Definition of jackeroo in English:

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jackeroo

Pronunciation: /ˌjakəˈro͞o/
(also jackaroo) Australian informal

noun

A young man working on a sheep or cattle station to gain experience.
Example sentences
  • With the helicopter hovering above, Peter on his motorbike, faithful dog Skip and a couple of would-be jackeroos, the sheep were caught.
  • This weekend of outback games, storytelling, yarns and the drovers reunion dinner pays tribute to the contribution that drovers, stockmen, stationhands, jillaroos and jackeroos have made to our unique pioneering history.
  • You can horse-ride with the jackeroos or Australian cowboys who work this station, or have a camel ride, explore the tropical gorges, go canoeing, experience nature walks or four-wheel drive treks, or fish one of the rivers.

verb

[no object]
Work as a jackeroo.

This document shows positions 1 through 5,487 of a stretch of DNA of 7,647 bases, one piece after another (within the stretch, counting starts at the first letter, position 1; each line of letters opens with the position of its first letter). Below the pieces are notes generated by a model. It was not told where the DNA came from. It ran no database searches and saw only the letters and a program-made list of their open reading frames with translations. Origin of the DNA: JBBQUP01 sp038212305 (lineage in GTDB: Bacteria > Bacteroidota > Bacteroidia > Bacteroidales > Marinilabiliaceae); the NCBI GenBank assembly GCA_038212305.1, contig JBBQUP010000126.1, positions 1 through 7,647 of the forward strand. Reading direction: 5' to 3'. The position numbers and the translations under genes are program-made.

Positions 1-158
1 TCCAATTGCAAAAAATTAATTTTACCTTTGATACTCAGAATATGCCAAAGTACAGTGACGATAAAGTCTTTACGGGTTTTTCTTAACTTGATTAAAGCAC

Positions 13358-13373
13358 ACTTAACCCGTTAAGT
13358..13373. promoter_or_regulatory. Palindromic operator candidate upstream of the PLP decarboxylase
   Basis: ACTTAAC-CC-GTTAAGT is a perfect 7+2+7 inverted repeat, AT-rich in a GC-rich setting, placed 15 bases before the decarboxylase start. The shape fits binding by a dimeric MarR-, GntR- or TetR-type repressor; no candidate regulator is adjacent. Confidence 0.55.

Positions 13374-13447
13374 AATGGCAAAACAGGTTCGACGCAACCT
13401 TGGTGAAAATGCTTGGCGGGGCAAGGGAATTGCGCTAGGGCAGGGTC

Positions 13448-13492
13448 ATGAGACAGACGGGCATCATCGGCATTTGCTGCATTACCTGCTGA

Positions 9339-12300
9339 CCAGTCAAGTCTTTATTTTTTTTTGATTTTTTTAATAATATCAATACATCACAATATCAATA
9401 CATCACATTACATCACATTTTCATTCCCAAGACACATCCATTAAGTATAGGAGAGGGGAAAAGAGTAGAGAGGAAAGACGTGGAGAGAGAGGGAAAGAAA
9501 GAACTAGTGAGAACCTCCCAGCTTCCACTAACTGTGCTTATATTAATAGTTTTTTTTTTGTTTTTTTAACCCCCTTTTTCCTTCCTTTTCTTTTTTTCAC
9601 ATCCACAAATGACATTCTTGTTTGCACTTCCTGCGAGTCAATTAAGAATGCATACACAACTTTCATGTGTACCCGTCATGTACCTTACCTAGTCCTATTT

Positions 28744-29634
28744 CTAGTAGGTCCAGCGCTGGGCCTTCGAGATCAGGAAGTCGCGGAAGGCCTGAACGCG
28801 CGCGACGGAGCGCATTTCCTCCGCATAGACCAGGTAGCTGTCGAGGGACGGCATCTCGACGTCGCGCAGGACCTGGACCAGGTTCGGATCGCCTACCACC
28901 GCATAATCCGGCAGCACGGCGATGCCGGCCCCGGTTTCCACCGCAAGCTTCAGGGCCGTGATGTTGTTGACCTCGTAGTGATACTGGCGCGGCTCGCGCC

Example sentences
  • He returned to live on the family farm for six months, followed by six months jackerooing in northern Queensland.
  • After school Bruce went jackerooing in the North West, which led to him sketching his fellow stockmen, their horses and the surrounding unique landscape.
  • I jackerooed in Western Australia and attended Muresk Agricultural College.

Origin

Late 19th century: alteration of an Aboriginal (Queensland) term dhugai-iu 'wandering white man', by blending jack1 and kangaroo.

For editors and proofreaders

Syllabification: jack·e·roo

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